In re MARRIAGE OF JAMES S. ROSS (Deceased), Petitioner, and ANITA ROSS PRUITT, Respondent and Petitioner-Appellee and Cross-Appellant (Holly Ross, Executor of the Estate of James S. Ross, Respondent-Appellant and Cross-Appellee)
Modified Upon Denial of Rehearing April 2, 2015.
Appeal from the Circuit Court of Du Page County. No. 85-MR-111. Rodney W. Equi, Judge, Presiding.
The respondent's petition seeking to recover the child support arrearage due her from decedent was untimely under section 18-12(b) of the Probate Act and section 510(e) of the Marriage and Dissolution of Marriage Act; therefore, the trial court's grant of respondent's motion to reconsider its dismissal of her petition was reversed and the cause was remanded to the trial court with directions to enter a dismissal of the petition with prejudice.
Ramsey Senno, of Law Office of Anthony Abear, P.C., of Wheaton, for appellant.
Michael A. Cotteleer, of Law Office of Michael A. Cotteleer, of Galena, for appellee.
JUSTICE BIRKETT delivered the judgment of the court, with opinion. Justices Hutchinson and Zenoff concurred in the judgment and opinion.
[¶1] Holly Ross, executor of the estate of James S. Ross (James, but collectively with Holly, the Estate), appeals from the trial court's judgment in favor of Anita Ross Pruitt (Anita) on Anita's petition for child support that James was ordered to pay Anita in the 1983 decree dissolving their marriage. We agree with the Estate that Anita's petition to collect the child support arrearage was untimely under section 18-12(b)
of the Probate Act of 1975 (755 ILCS 5/18-12(b) (West 2012)). Therefore, we reverse the trial court's judgment.
[¶2] I. BACKGROUND
[¶3] James and Anita were married in 1968 in Oak Park, Illinois. The marriage produced three children, with the youngest born in 1972. In 1982, James filed for dissolution of the marriage in Cook County circuit court case number 82-D-24518. In May 1983, a judgment of dissolution was entered in that case. Anita was awarded physical custody of the children, and James was ordered to pay her $300 monthly in child support. In 1985, on Anita's petition, the dissolution judgment was registered in Du Page County circuit court case number 85-MR-111.
[¶4] In May 2008, James died from injuries suffered in a workplace accident. In April 2012, Anita filed in case number 85-MR-111 a " petition for confirmation of lien, sale of real estate, and entry of a qualified domestic relations order." She alleged child support arrearages of $7,770 and $14,687.34, respectively, in case numbers 82-D-24518 and 85-MR-111. Adding statutory interest, Anita alleged a total arrearage of $65,976.46. Anita claimed that there was an existing lien in that amount against the assets of the Estate by operation of section 505(d) of the Illinois Marriage and Dissolution of Marriage Act (Marriage Act) (750 ILCS 5/505(d) (West 2012) (" [A] lien arises by operation of law against the real and personal property of the noncustodial parent for each installment of overdue [child] support owed by the noncustodial parent." )). Those assets included real estate that James had owned in Elmhurst and a pension that he had earned from Iron Workers Mid-America. Anita sought an order directing the sale of the real estate and applying the proceeds to the support arrearage. She also sought a qualified domestic relations order (QDRO) applying James's pension to the arrearage.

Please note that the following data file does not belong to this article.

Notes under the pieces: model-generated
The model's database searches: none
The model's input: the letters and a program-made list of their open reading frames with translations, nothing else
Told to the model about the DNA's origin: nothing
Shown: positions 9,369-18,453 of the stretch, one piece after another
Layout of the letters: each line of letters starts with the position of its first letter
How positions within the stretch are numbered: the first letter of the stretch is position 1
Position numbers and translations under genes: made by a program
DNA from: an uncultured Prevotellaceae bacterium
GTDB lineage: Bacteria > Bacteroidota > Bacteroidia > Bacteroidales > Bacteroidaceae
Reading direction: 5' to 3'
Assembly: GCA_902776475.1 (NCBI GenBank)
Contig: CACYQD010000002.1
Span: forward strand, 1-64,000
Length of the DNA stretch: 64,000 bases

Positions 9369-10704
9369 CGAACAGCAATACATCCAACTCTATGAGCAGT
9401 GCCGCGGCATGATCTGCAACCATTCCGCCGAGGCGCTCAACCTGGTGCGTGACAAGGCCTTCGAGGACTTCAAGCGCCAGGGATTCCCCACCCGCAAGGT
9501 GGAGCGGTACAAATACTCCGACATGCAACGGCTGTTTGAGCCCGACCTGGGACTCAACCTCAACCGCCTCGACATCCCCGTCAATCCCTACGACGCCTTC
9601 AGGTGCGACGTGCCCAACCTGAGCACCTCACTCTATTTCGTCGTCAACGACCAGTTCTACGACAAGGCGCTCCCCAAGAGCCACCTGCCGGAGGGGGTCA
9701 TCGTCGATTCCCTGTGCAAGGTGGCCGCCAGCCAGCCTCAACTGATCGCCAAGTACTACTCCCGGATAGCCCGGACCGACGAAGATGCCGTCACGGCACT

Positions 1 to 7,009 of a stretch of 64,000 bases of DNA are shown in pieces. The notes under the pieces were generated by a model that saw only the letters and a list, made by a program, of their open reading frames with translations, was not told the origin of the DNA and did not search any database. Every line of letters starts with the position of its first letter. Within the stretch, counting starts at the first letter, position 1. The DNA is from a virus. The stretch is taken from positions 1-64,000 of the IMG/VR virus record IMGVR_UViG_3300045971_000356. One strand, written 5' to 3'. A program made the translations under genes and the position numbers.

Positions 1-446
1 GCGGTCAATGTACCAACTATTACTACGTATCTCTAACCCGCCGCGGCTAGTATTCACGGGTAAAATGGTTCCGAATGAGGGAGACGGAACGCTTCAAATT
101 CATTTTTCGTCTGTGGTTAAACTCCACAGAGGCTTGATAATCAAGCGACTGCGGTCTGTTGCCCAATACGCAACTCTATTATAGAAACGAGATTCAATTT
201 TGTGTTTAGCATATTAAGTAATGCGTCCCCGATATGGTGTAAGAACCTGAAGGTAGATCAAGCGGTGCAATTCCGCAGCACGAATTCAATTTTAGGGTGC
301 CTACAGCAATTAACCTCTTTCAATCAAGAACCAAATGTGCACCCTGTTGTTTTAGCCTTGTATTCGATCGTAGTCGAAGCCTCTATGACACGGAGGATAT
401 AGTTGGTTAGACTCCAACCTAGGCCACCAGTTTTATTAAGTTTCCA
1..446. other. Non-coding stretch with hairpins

[¶5] The Estate responded by filing a nine-count motion to strike and dismiss Anita's petition. Count II of the motion asserted that Anita's petition was in the " wrong venue." Specifically, the Estate claimed that, because James was deceased and his and Anita's youngest child was long since emancipated, Anita should have brought her action in probate court rather than domestic relations court.
[¶6] Following a hearing on the motion to strike and dismiss, the trial court agreed with the Estate that the court had no jurisdiction because the divorce action abated upon James's death. The court denied the motion to strike and dismiss except as to count II. On that count, the court entered a dismissal but stayed it " for 60 days, pending the filing of a new action to foreclose any lien claimed by [Anita]."
[¶7] Anita filed a motion to reconsider, citing case law to the effect that a party's death prior to entry of the final decree of divorce will abate the divorce proceeding, but that if the death occurs subsequent to the final decree there is no abatement. See, e.g., Fox v. Coyne, 25 Ill.App.2d 352, 360, 166 N.E.2d 474 (1960).
[¶8] In its response to the motion to reconsider, the Estate cited section 510(e) of the Marriage Act (750 ILCS 5/510(e) (West 2012)), which states that " [t]he right to petition for support or educational expenses, or both, under Sections 505 [(750 ILCS 5/505 (West 2012))] and 513 [(750 ILCS 5/513 (West 2012))] is not extinguished by the death of a parent," but that " a claim *** against the estate of a decedent" for support or educational expenses is time-limited " by the provisions of the Probate Act of 1975 [(Probate Act) (755 ILCS 5/1-1 et seq. (West 2012))], as a
barrable, noncontingent claim." The Estate contended that Anita's claim was time-barred under section 18-12(b) of the Probate Act (755 ILCS 5/18-12(b) (West 2012)), which imposes an outer limit of two years for claims against a decedent's estate.
[¶9] The motion to reconsider proceeded to hearing. In taking the matter under advisement, the court noted that its initial impression was that section 510(e) applied to new claims for child support, not attempts to ...